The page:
Iran executed a Swedish-Iranian dissident convicted of leading an Arab separatist group accused of attacks, including one on a military parade in 2018 that killed 25 people.
Habib Farajollah Chaab was sentenced to death for being “corrupt on earth”, a capital offence under Iran’s strict interpretation of Islamic law. State broadcaster IRIB reported his execution on Saturday.
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“The death sentence for Habib Chaab … nicknamed Habib Asyud, the head of Harakat al-Nidal terrorist group … was executed today, Saturday morning,” the Iranian judiciary’s Mizan Online website reported.
Iran said in 2020 its security forces arrested Sweden-based Chaab in Turkey and took him to Tehran, without saying where or how he was captured.
Swedish Foreign Minister Tobias Billstrom reacted with “dismay” to Chaab’s execution, saying his government had pleaded with Iran not to carry it out.
“The death penalty is an inhuman and irreversible punishment and Sweden, together with the rest of the EU, condemns its application under all circumstances,” he said.
In March, Iran’s Supreme Court upheld the Swedish-Iranian dissident’s death sentence for alleged “terrorist” activities related to the Arab separatist group known as the Arab Struggle Movement for the Liberation of Ahwaz, which seeks a separate state in the oil-rich Khuzestan province in southwestern Iran.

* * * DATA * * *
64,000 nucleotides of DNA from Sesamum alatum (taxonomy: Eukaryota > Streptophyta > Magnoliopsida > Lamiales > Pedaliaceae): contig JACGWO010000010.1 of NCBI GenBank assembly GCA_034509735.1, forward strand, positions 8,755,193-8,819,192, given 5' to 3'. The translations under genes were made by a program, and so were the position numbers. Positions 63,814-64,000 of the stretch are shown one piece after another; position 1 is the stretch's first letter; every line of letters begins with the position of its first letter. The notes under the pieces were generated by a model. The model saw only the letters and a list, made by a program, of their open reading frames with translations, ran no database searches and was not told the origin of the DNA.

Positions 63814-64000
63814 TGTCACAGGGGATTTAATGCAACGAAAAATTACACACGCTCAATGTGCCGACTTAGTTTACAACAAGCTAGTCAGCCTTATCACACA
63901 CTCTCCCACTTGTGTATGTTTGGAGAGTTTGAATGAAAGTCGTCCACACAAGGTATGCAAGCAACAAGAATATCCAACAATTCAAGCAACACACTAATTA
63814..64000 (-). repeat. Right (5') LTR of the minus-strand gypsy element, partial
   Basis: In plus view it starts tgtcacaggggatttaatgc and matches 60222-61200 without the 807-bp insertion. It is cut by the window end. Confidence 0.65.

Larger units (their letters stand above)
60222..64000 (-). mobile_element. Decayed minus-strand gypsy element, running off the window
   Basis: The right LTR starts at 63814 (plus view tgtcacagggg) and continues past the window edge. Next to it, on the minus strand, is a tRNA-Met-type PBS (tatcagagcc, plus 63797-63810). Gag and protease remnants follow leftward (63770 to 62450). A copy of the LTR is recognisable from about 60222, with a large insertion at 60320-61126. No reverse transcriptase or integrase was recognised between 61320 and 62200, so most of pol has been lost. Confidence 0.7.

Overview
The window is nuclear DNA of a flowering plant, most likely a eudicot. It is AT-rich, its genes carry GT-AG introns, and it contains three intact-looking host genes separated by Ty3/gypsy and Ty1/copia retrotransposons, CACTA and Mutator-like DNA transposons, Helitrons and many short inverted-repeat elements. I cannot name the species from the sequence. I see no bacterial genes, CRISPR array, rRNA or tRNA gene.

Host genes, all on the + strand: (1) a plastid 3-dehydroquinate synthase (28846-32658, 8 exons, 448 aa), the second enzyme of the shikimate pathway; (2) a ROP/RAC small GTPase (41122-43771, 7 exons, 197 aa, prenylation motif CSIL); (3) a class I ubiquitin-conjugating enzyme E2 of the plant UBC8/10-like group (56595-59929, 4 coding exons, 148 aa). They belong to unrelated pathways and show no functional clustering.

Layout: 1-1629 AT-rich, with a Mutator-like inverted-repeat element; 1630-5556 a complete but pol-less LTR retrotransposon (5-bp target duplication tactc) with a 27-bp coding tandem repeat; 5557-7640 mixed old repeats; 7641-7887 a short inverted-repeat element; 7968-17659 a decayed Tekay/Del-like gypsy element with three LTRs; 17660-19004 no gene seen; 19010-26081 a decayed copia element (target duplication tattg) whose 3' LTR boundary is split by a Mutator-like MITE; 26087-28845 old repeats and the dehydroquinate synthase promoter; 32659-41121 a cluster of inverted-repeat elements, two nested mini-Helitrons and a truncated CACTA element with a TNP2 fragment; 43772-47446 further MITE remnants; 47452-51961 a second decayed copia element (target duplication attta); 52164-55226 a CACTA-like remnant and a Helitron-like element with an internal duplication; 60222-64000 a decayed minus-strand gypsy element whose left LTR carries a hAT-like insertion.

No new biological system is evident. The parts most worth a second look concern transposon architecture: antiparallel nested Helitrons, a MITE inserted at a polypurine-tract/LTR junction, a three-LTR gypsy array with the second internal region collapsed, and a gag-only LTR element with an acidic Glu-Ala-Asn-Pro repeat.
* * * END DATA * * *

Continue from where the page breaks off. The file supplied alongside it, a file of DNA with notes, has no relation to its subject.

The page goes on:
He was found guilty of plotting and carrying out “numerous bombings and terrorist operations”.
Iran has had tense relations with its ethnic minorities, which include Arabs, Kurds, Azeris and Baluch, and has accused them of aligning with neighbouring countries. Arabs and other minorities have long complained of facing discrimination in Iran, an accusation Tehran denies.
Iranian authorities had accused Chaab of staging attacks since 2005 “under the protection of two spy services, including the Mossad and Sapo” — the Israeli and Swedish agencies, respectively.
Sweden had voiced concern over the case and had denounced the decision to execute Chaab as “inhumane”.
Stockholm’s ties with Iran have also soured over a Swedish court’s lifetime prison sentence for a former Iranian official for involvement in the mass execution of political prisoners in 1988 in the Islamic Republic.
Iran executes more people yearly than any other nation except China, according to rights groups including Amnesty International.
Three dual nationals — including Chaab — have been sentenced to death or executed over security-related charges since the start of the year, according to the judiciary.
In January, Alireza Akbari, a former Iranian official with United Kingdom citizenship who had been convicted of espionage, was executed.
In April, Iran’s Supreme Court upheld the death sentence for German-Iranian Jamshid Sharmahd, 67, over his connection with a deadly mosque bombing in 2008.
Tehran insists all have gone through a proper judicial process.
At least 16 Western passport holders, most of them dual nationals, are currently jailed in Iran.